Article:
Oh. Forgot that Ryan O’ Reilly is the Kevin McHale of the NHL, almost never the guy with the most points, just an unstoppable force of nature who will never be fully appreciated. O’ Reilly has more World Championship medals with Team Canada – on big Olympic ice no less – than most elite European skaters.

Not bad for a big fat cheater with no talent.

Look up and down the St. Louis roster and you’ll find plenty of talent, plenty of speed and plenty of scoring. On the blue line, Jay Bouwmeester is as respected of a veteran as you’ll find in the game, and Colton Parayko is a Chris Pronger-incarnate with a quicker release. Defender Alex Pietrangelo scored an awe-inspiring 19 points in the playoffs.

I haven’t even mentioned rookie wunderkind Jordan Binnington between the posts.

Berube didn’t mind if Binnington took a few more perimeter shots-against than most teams would want. It warmed the kid up and got him going. Rask played like a champion, but Binnington played like a phenom.

The Blues won because they were the most dynamic team. My conception of the new NHL is a league where there is no longer any such thing as a “scoring” or a “checking” line, or a “fighting” specialist for that matter. Everyone is expected to score and check, and everyone tends to fight sometimes. St. Louis had 4 lines and 3 pairings that could all score and check and didn’t make crucial mistakes. It’s not hard to see why they won if you’re not wearing Spokes instead of glasses.

I used the old eyeball test to see what I thought about the Blues when the club started to get hot over the winter. I was dumbfounded to hear the accusations from Boston during the last series. The idea that a slow, dumb group of criminals somehow won 99 out of 100 regular-season games in a fast-paced league of superstars is absurd, and the idea that the Cup run was due to a “lucky draw” or “cheating” in the last 7 face-offs is just as crazy.

Don’t believe the loud minority – or tabloid writers dressed up as reporters.

NHL games are not being won with dirty tactics, nor blind luck, nor crooked referees. It’s just a unique sport for which handicapping takes an adjustment if you’re used to the lessons of the court or gridiron.

Lessons of the Tampa Bay Fiasco

Now we’re circling back to the other complaint of mainstream pundits – that the NHL is just luck, and the winning teams are lucky.

When the Tampa Bay Lightning was swept in the 1st round of the 2019 postseason after winning a President’s Cup, the so-called journalists who consider ice hockey to be a crap-shoot pounded on the result.

Basketball and soccer are games that lead to more “skill-oriented” outcomes, they said, and the unpredicted results of the Stanley Cup Playoffs served to prove it.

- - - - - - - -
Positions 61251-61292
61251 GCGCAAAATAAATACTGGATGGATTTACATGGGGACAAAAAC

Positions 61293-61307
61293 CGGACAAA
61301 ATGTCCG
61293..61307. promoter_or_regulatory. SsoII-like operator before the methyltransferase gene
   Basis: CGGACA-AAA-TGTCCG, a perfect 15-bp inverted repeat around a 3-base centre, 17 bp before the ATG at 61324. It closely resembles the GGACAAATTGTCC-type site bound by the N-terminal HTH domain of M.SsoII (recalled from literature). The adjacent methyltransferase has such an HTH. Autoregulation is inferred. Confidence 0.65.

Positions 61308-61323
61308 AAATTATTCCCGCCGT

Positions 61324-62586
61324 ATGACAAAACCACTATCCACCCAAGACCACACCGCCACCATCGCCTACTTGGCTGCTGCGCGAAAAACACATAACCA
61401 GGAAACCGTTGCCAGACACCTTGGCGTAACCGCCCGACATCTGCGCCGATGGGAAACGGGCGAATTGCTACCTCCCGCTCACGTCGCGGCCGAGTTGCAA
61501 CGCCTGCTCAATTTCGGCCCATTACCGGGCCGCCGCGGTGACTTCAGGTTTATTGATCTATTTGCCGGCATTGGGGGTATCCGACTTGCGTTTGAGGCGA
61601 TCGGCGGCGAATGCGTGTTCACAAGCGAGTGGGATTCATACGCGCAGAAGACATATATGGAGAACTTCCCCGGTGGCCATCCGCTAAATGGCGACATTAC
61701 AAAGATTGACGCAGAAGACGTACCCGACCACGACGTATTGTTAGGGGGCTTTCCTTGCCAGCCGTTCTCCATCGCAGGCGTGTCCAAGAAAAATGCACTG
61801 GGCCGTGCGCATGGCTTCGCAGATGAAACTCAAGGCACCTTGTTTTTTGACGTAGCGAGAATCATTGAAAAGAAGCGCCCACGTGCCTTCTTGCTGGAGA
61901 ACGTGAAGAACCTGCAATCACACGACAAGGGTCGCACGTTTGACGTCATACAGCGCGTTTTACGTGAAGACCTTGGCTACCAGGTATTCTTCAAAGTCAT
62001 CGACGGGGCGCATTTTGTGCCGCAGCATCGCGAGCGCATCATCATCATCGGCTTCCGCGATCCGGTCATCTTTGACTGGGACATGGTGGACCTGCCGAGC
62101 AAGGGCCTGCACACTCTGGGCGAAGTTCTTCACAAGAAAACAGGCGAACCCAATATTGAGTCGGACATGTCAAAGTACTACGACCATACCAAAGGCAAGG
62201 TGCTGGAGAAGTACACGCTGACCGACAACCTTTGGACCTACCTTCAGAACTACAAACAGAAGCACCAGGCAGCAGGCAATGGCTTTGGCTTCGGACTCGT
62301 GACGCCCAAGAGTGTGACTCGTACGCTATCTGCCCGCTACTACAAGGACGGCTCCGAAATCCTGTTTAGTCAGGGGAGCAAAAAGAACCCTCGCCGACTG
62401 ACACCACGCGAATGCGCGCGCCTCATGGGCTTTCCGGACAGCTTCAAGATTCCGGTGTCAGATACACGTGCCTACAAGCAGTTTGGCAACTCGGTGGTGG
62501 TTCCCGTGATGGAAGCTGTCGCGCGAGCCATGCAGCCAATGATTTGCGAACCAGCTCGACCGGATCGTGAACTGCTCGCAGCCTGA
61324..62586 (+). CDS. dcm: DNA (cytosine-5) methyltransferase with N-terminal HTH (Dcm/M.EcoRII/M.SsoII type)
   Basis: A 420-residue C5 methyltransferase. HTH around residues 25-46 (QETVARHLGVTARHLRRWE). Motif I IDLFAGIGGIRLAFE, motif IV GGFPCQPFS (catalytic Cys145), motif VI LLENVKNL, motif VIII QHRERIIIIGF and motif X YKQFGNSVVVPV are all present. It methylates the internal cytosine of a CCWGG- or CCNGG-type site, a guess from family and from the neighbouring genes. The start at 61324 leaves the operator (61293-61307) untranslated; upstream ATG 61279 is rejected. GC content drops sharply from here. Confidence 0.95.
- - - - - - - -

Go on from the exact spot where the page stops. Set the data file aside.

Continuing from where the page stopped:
Plenty of favorites and many All-Star casts have won Lord Stanley’s Cup without breaking too much of a sweat. But that is conveniently forgotten too. It’s like when there’s a really hot week, and Climate Change activists plant stories in newspapers that speak past the issue, like “How will the boiling of the oceans next year affect our fishing?” while an unseasonably cold week is hailed by conservatives as proof that the Earth is shrugging us off like a bad cold.

Tampa Bay lost in the 1st round because the club was out-played. It wasn’t luck, it wasn’t magic, it was overconfidence and the lack of deep numbers of grinders who could overcome the sudden icy shooting which afflicted Nikita Kucherov and other stars.

As teams start to worry that they could be swept, snipers “squeeze” and miss their targets more often, a complex psychological phenomenon on the ice which you can find referred to in Vox as “luck.”

Whenever the public is misled about why certain outcomes are happening, the handicappers at NHL betting sites have to oblige and adjust the odds to balance the action. There could be a mad rash of futures bets on overly-physical teams or huge underdogs to win the Stanley Cup in 2020 – but it’s most likely that a favorite will win next time around. That’s why there’s favorites and long-shots to begin with.

Don’t mourn the morons in the media – take advantage with good bets against the public.

Here’s a few points to remember when gambling (long-term or short-term) on the NHL and IIHF in 2020 and in years beyond:

Tips on Betting the NHL in the New Decade

  • Big, deep and dynamic rosters will always have a natural advantage over teams filled with specialist play-makers and checkers. Kucherov scored more points than O’ Reilly in 2018-19 but O’ Reilly is one of the greatest all-around skaters of all time and an incomparable dressing-room leader. I’d always take a team of Ryan O’ Reillys against a 2 lines of Wayne Gretzkys and 2 lines of role players.
  • Teams will start using more conservative neutral-zone tactics to try to keep opposing power forwards like Tarasenko away from the net. One of the common misconceptions about a roster of big, strong skaters like the St. Louis Blues is that the club must struggle harder to create space for itself, unable to simply out-run its rivals. Instead, the team’s penchant for big hits and collisions opens up green pastures – or frozen waters – for the counterattack.
  • There will be a more comprehensive and organized exchange of talent between the NHL, KHL, and National League of Switzerland…not only as the European leagues grow stronger but as they move to smaller and smaller rinks over time, making the 2 styles of pond shinny more alike.
  • Hard-checking underdogs will tend to be slightly better ATS on the “puck line” of (+1 ½), since teams that can use muscle to protect the puck and command the attack zone will be less likely to give up an empty-net goal in the closing moments of a game.
  • If a postseason “futures” underdog has 4 lines of big, tough, experienced guys who can score and check, don’t hesitate to go-in for a few dollars on a massive payoff.

Finally, remember that the media’s narrative – and the social media narrative – will always distort what’s really going on and help make excellent teams into underdogs. It happened to the St. Louis Blues again and again in 2019…and smart sharks are thanking the bookies for it now.